The BenQ BL3201PH is a beast. It’s the best 4K monitor you can buy if you have room on your desk for its 32-inch screen. The biggest benefit of a giant 4K monitor is that you might not need to scale your display when running the monitor at its native resolution. That way, you’ll avoid one of the main issues plaguing 4K—third-party apps that look ugly, blurry, or too tiny to use when Windows embiggens your on-screen items.

Of all the large 4K monitors we looked at, the BL3201PH offers the best combination of price and performance, plenty of connectivity, all the right ergonomic adjustments, and a good assortment of features in an easy-to-navigate configuration screen.

Care and maintenance

Dell’s factory calibration for the P2715Q’s Standard mode is very accurate, so you don’t need to buy a hardware colorimeter to calibrate your display unless you need absolute perfection (as professional photographers, graphic designers, or video editors do). You can (and should) adjust the monitor’s contrast: Go to Lagom.nl’s white-saturation test and set your contrast at the highest it will go before you can’t see the difference between the higher-numbered values and the all-white background.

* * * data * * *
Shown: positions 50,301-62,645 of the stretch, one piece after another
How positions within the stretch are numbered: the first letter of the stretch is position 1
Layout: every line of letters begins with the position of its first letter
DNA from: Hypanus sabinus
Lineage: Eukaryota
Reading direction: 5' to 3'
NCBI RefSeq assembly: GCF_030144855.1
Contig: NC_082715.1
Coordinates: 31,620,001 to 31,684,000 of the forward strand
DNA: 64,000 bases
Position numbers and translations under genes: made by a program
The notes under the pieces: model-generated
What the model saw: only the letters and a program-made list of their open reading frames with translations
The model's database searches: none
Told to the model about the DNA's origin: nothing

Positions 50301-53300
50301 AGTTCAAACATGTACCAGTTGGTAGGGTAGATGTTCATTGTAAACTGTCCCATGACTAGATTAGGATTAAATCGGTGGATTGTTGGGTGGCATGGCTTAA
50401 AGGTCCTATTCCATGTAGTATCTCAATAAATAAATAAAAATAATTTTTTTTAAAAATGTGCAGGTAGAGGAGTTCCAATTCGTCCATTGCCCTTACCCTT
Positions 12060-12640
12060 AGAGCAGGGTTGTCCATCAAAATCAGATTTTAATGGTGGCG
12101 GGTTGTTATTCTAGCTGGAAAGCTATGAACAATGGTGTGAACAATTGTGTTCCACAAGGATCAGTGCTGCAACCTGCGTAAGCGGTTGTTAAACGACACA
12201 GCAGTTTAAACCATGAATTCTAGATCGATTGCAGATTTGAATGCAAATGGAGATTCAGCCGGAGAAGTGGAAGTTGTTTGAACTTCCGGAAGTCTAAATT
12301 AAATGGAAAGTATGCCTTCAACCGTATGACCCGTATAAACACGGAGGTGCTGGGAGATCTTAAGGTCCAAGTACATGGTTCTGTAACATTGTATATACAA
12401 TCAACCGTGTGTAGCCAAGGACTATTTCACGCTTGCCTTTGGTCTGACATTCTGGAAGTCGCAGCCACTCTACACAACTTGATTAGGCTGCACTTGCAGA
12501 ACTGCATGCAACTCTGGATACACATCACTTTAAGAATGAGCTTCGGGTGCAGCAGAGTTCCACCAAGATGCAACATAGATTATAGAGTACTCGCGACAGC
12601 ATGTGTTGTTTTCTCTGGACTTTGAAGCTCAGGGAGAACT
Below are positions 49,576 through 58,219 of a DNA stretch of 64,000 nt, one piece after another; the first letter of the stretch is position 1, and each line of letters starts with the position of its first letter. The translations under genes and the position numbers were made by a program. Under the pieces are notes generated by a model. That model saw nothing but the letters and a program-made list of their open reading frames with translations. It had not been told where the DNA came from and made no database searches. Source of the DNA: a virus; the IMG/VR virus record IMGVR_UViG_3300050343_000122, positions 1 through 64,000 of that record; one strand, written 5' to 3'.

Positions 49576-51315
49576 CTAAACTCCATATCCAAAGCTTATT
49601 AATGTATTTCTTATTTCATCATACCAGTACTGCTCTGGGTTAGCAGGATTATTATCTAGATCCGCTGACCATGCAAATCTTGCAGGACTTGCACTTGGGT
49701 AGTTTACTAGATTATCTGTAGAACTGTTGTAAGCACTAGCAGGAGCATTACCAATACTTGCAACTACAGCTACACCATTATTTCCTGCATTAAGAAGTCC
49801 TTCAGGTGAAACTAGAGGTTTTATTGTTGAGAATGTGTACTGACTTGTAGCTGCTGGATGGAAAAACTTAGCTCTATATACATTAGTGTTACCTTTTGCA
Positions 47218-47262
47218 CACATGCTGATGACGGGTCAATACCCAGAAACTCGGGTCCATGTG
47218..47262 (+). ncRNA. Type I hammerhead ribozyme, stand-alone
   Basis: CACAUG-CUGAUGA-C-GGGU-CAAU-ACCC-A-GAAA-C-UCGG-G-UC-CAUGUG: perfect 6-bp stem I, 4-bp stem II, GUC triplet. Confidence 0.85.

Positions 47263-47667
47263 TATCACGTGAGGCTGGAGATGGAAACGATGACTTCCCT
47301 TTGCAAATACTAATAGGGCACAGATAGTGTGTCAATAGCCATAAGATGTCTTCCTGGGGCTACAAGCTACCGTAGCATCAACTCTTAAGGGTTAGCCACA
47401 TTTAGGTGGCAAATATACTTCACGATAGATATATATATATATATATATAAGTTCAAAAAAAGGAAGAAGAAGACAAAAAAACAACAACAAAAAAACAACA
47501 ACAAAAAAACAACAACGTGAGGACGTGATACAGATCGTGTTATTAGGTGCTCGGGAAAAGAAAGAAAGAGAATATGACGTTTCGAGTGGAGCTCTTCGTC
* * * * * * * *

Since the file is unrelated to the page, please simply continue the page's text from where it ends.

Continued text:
If your monitor’s screen gets dirty or smudgy, don’t use an ammonia- or alcohol-based cleaner on it (no Windex). Don’t use a paper towel, either. A microfiber cloth and some distilled water (not tap) will work just fine. And don’t spray the screen when cleaning it—spray the cloth, then wipe the screen.

This guide may have been updated by The Wirecutter. To see the current recommendation, please go here.

Note from The Wirecutter: When readers choose to buy our independently chosen editorial picks, we may earn affiliate commissions that support our work.

Source: Engadget - Read the full article here